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Electro Acupuncture

Electro Acupuncture

Electro acupuncture was first used in China during the 1930€™s and came to the attention of the West when American doctors visited China in the 1970€™s and were amazed to discover acupuncture apparently being used as the sole analgesic for major operations [1]. After in insertion of an acu-needle to an acu-point and the Qi has been obtained, an electric current is passed through the needle both to strengthen and alter the nature of stimulation. This is the general method and function of Electro Acupuncture, which I shall expand on, in the following paragraphs.

Electro acupuncture should only be used if the patient is able to demonstrate tolerance to regular electro acupuncture as in application involves both needle stimulation and electrical stimulation. Some of the main reasons why and when a practitioner would introduce this method in a regular treatment, (without going into the special circumstances where EA is specialized for eg. analgesic acupuncture) are:

  • To be used as a substitute for long duration’s of manual manipulation, so that the practitioner can focus on other areas or clients.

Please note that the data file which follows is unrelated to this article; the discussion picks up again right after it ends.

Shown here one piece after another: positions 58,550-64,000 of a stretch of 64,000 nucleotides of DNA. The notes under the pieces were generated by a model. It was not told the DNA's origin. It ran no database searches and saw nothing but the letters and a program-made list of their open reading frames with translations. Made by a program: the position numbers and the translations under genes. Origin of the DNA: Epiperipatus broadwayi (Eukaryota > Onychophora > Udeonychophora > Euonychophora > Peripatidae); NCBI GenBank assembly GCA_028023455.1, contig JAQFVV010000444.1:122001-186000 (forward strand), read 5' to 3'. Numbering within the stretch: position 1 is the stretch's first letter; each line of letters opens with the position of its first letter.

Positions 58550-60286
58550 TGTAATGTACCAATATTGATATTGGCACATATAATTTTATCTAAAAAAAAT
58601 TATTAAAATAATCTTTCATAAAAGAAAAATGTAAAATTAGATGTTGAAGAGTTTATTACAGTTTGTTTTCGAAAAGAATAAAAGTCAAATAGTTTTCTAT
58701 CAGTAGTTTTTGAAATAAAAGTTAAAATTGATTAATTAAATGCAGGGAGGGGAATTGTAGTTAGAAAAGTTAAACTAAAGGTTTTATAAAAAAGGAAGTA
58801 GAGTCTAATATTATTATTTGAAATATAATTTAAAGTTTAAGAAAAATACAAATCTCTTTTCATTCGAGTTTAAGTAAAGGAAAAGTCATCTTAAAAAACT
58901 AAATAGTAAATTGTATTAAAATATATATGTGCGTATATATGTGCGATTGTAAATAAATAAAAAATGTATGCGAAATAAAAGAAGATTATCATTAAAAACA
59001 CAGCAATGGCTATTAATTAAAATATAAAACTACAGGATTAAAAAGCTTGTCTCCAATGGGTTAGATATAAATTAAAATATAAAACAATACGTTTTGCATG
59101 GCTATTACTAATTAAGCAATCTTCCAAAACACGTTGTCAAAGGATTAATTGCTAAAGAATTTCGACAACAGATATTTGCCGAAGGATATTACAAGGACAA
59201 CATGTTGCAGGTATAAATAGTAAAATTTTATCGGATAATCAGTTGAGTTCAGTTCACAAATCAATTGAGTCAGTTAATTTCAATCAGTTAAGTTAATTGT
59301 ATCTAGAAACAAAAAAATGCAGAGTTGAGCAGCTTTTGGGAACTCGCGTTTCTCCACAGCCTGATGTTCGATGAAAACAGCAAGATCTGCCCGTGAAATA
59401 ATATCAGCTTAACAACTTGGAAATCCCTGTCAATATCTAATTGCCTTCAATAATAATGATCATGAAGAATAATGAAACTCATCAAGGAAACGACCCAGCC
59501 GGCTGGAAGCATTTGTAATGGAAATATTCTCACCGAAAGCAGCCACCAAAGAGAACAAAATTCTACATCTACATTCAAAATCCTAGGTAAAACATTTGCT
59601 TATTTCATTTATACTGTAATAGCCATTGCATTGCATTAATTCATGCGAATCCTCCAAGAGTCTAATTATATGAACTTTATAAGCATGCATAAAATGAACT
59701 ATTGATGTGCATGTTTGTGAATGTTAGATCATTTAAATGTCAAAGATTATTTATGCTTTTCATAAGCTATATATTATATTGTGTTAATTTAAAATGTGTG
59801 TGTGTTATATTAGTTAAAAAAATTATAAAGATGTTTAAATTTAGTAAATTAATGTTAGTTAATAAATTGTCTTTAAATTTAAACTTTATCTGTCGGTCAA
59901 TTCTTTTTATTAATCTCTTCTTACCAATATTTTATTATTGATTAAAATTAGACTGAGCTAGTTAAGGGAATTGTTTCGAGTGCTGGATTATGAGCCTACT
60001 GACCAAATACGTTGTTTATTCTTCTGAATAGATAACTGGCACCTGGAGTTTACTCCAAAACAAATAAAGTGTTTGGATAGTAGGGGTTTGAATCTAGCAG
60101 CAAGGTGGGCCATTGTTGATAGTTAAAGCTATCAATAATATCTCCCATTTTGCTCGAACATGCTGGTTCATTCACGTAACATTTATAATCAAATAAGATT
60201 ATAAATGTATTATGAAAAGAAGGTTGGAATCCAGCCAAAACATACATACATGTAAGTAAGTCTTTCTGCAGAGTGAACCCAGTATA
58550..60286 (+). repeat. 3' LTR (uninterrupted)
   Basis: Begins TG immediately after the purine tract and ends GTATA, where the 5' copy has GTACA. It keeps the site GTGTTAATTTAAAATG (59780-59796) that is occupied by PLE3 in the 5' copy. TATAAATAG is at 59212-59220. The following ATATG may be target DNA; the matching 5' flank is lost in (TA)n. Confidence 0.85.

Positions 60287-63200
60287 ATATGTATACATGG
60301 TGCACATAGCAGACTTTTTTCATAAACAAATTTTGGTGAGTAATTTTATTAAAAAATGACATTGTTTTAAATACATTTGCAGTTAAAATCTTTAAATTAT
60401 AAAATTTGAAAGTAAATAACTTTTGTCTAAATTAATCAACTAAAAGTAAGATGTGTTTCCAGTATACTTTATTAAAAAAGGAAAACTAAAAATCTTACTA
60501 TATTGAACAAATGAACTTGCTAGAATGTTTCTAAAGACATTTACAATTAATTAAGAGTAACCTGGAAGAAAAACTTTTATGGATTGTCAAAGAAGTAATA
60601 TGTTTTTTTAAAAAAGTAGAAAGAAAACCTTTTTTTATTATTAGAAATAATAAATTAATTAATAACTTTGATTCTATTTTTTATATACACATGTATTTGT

• The amount of stimulation can be more objectively measured and regulated by adjusting the current, amplitude and frequency.
  • Electro acupuncture is able to produce a higher and more continuous level of stimulation than manual manipulation.
  • With electro accupuncture it is possible to apply the current through an electrode on the skin surface with no need of a needle to be inserted. [2]

The general method for application of electro acupuncture follows fairly straightforward guidelines. Firstly, the machine should not be turned on until the needles have been inserted and the conducting wires are in place and attached to the needles. The negative lead is attached to the needle(s) whence the electron flow starts. This is usually at the lower extremities of the Yin channels and the upper extremities of the Yang channels. The positive lead is attached to the needle(s) where the flow is directed. This lead can be centripetal along the same channel, at focusing points on the trunk of the body, or on the other extremity of the same channel. To achieve a tonification effect, low-frequency impulse between 2 and 8 hertz is required [3]. At the beginning however the electrical potential should be set to zero and the current only gradually increased and the patient should be monitored.

1  Medical Acupuncture A Western Scientific Approach, Jacqueline Filshie & Adrien White, Church Livingstone, 1998, UK

2  Acupuncture A comprehensive Text, Shanghai College of Traditional Medicine, O’Connor & Bensky, Eastland Press,1993,NY

3  Acupuncture Energetics A Clinical Approach for Physicians, Joseph M. Helms, Medical Acupuncture Publishers, 1995, USA